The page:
We Want to be Soaring. What About You?

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Somewhere in my meanderings through the internet today, I came across an incredibly thought provoking post by Sidney Hargro on the future of the not-for-profit sector and how we should react to the recession in positive ways. Hargro poses three critical questions we as a sector should be contemplating:

  1. What services and systems are most crucial to the long-term health of our community and therefore should be lifted up for community support and held harmless to the best of our ability?
  2. How can we streamline, restructure, and prepare these services and systems (with no sacred cow operations) for a stronger more effective existence on the other side of the recession?
  3. How do we address the loss of talented nonprofit staff that may leave our community?

Admittedly, these are the kind of huge questions that get asked and cause me to silently pray that someone other than me has to figure it out. I know that's a terrible personal cop-out, but I get overwhelmed with the idea of fixing the big issues of modern day life. Truly, it's just not my thing. I saw Bill Clinton speak once and someone asked him how he thought we could eliminate smoking. Geez - and I thought I fielded some tough questions from workshop audiences! I'm in the weeds more than in the clouds, for good or ill. I will say that I highly recommend reading Hargro's blog. And if you can solve any of these super sized problems, please let me know!

Something else on the blog got me going, too (as is so often the case on my tangled winding through the internet's ridiculous amount of information). The first comment on the blog was from Hildy Gottlieb, the author of The Pollyanna Principles, which was ironically recommended to me two days ago. It felt fortuitous. And Hildy's question was this:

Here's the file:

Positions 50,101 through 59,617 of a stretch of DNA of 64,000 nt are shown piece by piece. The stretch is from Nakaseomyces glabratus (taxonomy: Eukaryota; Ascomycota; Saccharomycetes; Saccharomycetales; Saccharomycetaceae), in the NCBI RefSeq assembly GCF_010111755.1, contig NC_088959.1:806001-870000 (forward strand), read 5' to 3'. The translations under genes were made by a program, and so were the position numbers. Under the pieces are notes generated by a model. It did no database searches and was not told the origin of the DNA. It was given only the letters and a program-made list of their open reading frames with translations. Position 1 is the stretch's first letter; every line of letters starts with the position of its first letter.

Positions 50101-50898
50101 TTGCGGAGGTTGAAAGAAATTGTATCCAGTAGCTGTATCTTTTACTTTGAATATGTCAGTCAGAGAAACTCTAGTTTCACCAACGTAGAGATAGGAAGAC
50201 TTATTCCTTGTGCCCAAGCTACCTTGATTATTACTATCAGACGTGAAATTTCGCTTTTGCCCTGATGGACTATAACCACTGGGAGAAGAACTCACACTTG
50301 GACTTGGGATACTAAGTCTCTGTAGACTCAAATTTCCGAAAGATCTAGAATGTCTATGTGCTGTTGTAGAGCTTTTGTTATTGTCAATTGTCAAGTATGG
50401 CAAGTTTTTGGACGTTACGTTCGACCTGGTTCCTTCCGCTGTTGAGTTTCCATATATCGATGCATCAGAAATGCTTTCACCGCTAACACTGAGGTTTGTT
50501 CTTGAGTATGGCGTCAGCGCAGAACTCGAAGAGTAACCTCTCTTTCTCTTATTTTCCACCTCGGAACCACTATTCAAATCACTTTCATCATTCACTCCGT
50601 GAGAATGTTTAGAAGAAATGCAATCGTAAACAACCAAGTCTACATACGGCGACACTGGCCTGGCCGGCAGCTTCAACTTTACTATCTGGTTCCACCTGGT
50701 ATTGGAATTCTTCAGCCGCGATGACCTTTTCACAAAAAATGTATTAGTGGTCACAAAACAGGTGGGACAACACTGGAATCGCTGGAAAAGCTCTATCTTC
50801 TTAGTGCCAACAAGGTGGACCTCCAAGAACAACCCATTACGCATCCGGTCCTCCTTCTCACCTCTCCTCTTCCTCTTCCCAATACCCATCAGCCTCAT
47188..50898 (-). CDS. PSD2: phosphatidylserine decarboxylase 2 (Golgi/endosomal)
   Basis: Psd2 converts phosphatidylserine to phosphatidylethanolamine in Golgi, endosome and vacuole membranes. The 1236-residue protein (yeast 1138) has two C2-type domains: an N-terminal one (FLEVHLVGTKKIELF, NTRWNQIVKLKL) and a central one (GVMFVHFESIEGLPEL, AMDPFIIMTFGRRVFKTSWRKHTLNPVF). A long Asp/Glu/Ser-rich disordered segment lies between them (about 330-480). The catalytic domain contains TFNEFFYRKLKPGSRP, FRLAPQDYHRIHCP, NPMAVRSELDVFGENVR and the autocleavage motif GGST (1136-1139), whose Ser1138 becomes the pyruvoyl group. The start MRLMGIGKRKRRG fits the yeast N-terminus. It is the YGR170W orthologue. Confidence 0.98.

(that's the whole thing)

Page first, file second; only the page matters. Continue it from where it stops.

What do we want to be poised to do when the recession is over, and what do we need to do now to ensure that becomes our reality?

Now I know that Gottlieb, like Hargro, is operating at the cloud level and meant this at the meta, sector level. But as per usual, my thoughts started small before going big - and started with me as an individual. I think about the new trendiness of frugality. Will we change the way we spend money, over value consumer goods and frolic through life singing fa la-la la-la for the long term or just today?

Then I move to other individuals. Will the current state of affairs make more people aware that many of us always have too too much and even more have too too little - all the time, not just now? Will Wall Street bonuses forever be reduced due to public outrage, or just for this fiscal year of emergency? Does anyone actually deserve a $3,000,000 bonus, EVER?!

And if that's the individual lifestyle reaction - what does it mean for not-for-profit organizations? Oddly, I think it should be the same thing. So rather than lamenting that "we have less money right now" (the short-term deficit position), why aren't we excited about "changing the way we operate for the better" (the long-term abundance position)? In response to financial deficits, organizations need to be leaner and stronger (and PLEASE don't think I'm saying to less money spent on overhead! Absolutely not!!). We need to identify what we're doing that actually works and do more of it more efficiently. My guess is that a pure focus on that would change the way a lot of us operate. And I don't think that's something we should just be doing today, but for all the tomorrows.

And so, in response to Gottlieb's question, I want my organization to say "when the recession is over we want to be doing exactly what we're doing now - which is making a measured impact on our community in the most effective and efficient ways possible. We want to be soaring to new heights." Why would any organization want anything else?


Anonymous's picture
Anonymous (not verified) on
"We need to identify what we're doing that actually works and do more of it more efficiently." In addition to what actually works, what is no one else doing that needs doing, that your org can do well, can attract funding, and is connected to your mission? The Macmilan matrix (adapted to nonprofits) looks at: 1) Fit with mission AND abilities 2) Program attractiveness (ie. can you get it funded?) 3) Coverage (are other people already doing it and doing it well?) Great aspects to examine when determining which programs your organization should really be focusing on (similar to Jim Collin's hedgehog concept in Good to Great). Find a version of the matrix here: http://www.icl.org/toolkits/hard-times/tools/macmillan-matrix.pdf Trina | http://trinaisakson.wordpress.com
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